A man looks through the U.S.-Mexico border fence into the United States from Tijuana, Mexico, in 2016. Friendship Park on the border is one of the few places on the 2,000-mile border where separated families are allowed to meet.
A man looks through the U.S.-Mexico border fence into the United States from Tijuana, Mexico, in 2016. Friendship Park on the border is one of the few places on the 2,000-mile border where separated families are allowed to meet. (John Moore/Getty Images)

"And I knew at that moment that this point in their journey, which was very emotional for me to see them being detained, for them was just part of a very, very long journey," says Moore, who has covered the U.S.-Mexico border for a decade.

After that, he says, the mother picked up her daughter. They got in a van and were taken away.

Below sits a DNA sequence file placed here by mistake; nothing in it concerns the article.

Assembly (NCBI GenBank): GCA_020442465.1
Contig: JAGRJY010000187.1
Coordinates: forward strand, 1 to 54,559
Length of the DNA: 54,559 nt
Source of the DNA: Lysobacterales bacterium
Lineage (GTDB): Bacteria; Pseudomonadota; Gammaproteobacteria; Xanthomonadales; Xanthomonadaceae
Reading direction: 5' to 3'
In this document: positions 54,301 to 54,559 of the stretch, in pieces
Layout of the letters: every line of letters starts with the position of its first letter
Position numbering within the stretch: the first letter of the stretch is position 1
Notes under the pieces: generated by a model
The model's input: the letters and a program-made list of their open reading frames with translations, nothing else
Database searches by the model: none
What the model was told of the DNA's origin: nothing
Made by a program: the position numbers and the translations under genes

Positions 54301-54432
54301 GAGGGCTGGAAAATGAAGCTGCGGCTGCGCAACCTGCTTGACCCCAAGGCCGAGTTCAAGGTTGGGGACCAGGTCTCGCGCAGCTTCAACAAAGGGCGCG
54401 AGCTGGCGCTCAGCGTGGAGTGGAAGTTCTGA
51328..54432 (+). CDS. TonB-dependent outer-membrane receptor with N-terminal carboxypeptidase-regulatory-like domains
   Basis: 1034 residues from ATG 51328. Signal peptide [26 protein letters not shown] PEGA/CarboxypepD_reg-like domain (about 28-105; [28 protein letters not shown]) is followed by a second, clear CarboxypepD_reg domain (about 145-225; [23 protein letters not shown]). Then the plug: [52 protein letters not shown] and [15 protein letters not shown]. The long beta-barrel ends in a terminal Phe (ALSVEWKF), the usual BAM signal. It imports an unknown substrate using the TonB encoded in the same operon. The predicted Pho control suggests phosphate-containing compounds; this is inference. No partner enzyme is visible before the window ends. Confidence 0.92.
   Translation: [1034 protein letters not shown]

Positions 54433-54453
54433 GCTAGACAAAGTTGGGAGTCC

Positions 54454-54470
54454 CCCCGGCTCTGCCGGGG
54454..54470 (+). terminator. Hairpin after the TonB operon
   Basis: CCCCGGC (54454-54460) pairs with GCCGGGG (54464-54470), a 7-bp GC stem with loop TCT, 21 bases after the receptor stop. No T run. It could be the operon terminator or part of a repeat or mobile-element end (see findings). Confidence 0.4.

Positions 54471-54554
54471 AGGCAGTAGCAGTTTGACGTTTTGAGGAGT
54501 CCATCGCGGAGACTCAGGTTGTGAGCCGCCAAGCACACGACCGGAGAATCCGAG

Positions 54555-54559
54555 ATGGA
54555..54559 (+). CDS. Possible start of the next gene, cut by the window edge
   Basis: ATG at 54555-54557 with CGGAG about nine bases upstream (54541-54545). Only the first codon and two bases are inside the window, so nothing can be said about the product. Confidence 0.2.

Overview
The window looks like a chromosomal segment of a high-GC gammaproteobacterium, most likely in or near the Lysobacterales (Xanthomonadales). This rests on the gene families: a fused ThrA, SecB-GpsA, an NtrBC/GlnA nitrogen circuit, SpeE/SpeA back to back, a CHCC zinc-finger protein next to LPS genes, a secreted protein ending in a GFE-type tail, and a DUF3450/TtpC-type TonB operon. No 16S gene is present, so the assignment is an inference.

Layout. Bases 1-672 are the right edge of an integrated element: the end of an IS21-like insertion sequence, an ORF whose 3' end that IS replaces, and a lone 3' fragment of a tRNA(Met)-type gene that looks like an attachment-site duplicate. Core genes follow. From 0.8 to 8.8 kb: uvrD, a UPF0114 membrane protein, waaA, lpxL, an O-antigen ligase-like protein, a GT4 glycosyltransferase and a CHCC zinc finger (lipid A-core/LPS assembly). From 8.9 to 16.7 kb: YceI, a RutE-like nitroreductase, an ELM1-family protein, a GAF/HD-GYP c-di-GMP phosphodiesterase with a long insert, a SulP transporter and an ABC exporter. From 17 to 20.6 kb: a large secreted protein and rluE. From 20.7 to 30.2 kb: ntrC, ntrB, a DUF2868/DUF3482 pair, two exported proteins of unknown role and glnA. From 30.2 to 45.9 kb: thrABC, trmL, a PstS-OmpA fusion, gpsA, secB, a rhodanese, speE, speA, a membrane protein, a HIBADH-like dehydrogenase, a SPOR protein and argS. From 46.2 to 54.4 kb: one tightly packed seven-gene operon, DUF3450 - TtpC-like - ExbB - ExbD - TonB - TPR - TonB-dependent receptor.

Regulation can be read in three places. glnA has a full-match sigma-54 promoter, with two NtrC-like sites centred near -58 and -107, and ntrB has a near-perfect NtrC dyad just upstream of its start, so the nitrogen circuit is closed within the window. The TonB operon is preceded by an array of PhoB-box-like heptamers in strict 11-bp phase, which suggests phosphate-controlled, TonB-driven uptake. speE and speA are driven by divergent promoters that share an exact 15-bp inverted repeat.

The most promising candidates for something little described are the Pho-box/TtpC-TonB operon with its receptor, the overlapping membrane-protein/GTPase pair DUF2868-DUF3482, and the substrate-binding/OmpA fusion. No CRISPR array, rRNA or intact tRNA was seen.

"I do not know what happened to them. I would very much like to know," he says. "Ever since I took those pictures, I think about that moment often. And it's emotional for me every time."

Families attend a memorial service for two boys who were kidnapped and killed on Feb. 14, 2017, in San Juan Sacatepequez, Guatemala. Such crimes have driven emigration from Guatemala to the United States, as families seek refuge from the violence.
Families attend a memorial service for two boys who were kidnapped and killed on Feb. 14, 2017, in San Juan Sacatepequez, Guatemala. Such crimes have driven emigration from Guatemala to the United States, as families seek refuge from the violence. (John Moore/Getty Images)

Interview Highlights

On how recent political developments have changed the story at the border

Having covered this story for the last 10 years, I've seen a lot along the way. But in this case, this last week, it was different because I knew that what happened after these pictures were taken was going to be something very different. Most of us here had heard the news that the [Trump] administration had planned to separate families. And these people [coming across the border] really had no idea about this news. And it was hard to take these pictures, knowing what was coming next.

Undocumented immigrants comfort each other after being caught by Border Patrol agents near the U.S.-Mexico border in 2016 in Weslaco, Texas.